IT’S been some journey for Éire Óg football with four county titles in a dozen or so years, but nothing will compare to the 2pm throw-in in Bandon on Saturday.
That’s when the Ovens club know they’ve become members of the elite as the 2016 champions Carbery Rangers await in an historic opening game in the Bon Secours county premier senior championship.
Éire Óg are in the same section as the powerful Castlehaven and equally dogged Newcestown. Welcome to the top table!
The road began with the 2008 junior triumph and took in the 2014 intermediate success, having been finalists two years before, the premier intermediate victory in 2019 and the 2020 senior A title, played in mid-June recently.
Club legend Daniel Goulding has been ever-present in this amazing success story and the All-Ireland winner and All-Star brings a wealth of experience at 35.
“I started out when we were playing junior and I thought I’d never see the day, when we’d be playing senior,” he said during the week.
“There was a big emphasis on hurling at the time. When you were knocked out of the hurling you’d have a go at the football.
“Back in 2002, when I was 16, we won a minor county and a lot of the team came on to the junior side.
“We won a junior championship which gave us a bit of confidence.
“Then, myself and Ciaran Sheehan played with Cork and a lot of others started playing football.
There’s been hurling success to run parallel and with both panels operating with the same players, give or take, it’s a hectic time for all.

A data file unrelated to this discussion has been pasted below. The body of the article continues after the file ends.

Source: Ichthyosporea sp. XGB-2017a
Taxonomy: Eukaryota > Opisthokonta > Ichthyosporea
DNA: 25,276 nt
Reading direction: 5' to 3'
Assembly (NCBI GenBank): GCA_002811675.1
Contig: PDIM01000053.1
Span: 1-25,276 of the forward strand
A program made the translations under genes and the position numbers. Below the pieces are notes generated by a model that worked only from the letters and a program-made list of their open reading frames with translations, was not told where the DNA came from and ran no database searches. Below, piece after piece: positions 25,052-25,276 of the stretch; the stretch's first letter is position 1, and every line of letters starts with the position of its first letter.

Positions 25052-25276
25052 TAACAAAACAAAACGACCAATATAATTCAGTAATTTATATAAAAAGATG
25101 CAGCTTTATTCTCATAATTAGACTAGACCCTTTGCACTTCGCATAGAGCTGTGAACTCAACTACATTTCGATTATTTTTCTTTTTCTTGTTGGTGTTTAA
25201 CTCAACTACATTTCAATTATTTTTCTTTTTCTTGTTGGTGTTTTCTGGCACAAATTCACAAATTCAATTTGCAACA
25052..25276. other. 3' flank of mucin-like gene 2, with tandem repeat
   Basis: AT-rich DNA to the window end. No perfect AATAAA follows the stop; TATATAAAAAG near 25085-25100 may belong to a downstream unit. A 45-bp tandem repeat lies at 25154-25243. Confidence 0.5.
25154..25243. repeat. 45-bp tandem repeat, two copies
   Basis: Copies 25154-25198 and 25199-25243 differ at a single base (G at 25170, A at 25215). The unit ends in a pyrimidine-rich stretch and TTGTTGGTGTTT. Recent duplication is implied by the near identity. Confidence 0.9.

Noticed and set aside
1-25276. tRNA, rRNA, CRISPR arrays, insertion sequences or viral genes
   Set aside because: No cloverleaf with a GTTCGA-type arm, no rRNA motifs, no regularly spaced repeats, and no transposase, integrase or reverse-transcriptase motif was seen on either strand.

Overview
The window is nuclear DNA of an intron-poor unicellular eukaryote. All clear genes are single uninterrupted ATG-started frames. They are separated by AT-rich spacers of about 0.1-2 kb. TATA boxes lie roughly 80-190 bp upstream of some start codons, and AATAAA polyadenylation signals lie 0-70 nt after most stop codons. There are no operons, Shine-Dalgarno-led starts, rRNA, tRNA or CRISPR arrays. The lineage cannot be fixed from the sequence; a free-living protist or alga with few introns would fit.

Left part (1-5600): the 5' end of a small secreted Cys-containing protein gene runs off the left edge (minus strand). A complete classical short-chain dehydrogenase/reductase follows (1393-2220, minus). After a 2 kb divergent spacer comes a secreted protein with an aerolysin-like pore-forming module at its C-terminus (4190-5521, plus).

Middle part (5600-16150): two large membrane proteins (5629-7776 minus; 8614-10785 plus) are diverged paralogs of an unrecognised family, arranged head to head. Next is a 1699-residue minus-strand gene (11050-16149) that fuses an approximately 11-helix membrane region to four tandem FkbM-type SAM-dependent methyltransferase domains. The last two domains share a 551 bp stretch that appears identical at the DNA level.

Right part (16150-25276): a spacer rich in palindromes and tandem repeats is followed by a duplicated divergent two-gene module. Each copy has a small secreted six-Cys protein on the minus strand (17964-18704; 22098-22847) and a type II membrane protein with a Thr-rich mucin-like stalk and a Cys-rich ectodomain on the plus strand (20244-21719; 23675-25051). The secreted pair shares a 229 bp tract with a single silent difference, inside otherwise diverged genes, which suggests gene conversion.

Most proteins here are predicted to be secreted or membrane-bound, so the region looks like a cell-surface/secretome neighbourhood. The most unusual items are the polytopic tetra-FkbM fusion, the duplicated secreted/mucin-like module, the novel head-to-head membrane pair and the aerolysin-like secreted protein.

Whether it’s advantageous or not to have already played and won two county finals while others are only warming up remains to be seen.
“There’s a lot of mileage on the clock already this year, but then there’s the experience and confidence that comes from that.
“Fellows were back training a week after winning the hurling and were tuned in straight away, so from a training point we know what’s required.
“It’s unchartered territory for us, but we’ve six games in seven weeks with the majority of the players involved in both.
“You just focus on the next game and bank on the work you’ve done for the past three months.
“We’ve Paudie Kissane in football and Niall O’Halloran in hurling and both are very capable in their jobs, helping us peak at the right times.
“They left us alone for the week after the hurling final so that we could enjoy it and come back refreshed.
“Paudie will have us ready, no doubt about that, but there’s no denying it’s going to be tough.
“Yet, we’ll be resting long enough in November and December so you might as well enjoy it and make the best of it while you can.”
Sheehan is unlikely to play football as his body recovers from the ravages of an illustrious career, but Éire Óg are primed.
“As to what to expect, I’m not sure. We’ll be taking each game as it comes first of all and that’s in both codes.
“It’s new territory for us and all we can do is be as focused and as ready as we can.”
And while Goulding’s obvious experience and know-how are invaluable, he believes it’s a two-way street.
“There is a good group there with a nice blend and while it’s serious when we’re training, it’s good fun, too.
“That’s half the battle, really, because if you’re enjoying it things become a bit easier.
“We’ve learned from playing league against senior clubs and the same against intermediate clubs that if you’re not 100 percent you’re going to be found out.
“At this level you have to put in a performance every day and I’d imagine everything will be a second faster than was the case in the grade below us,” Goulding concluded.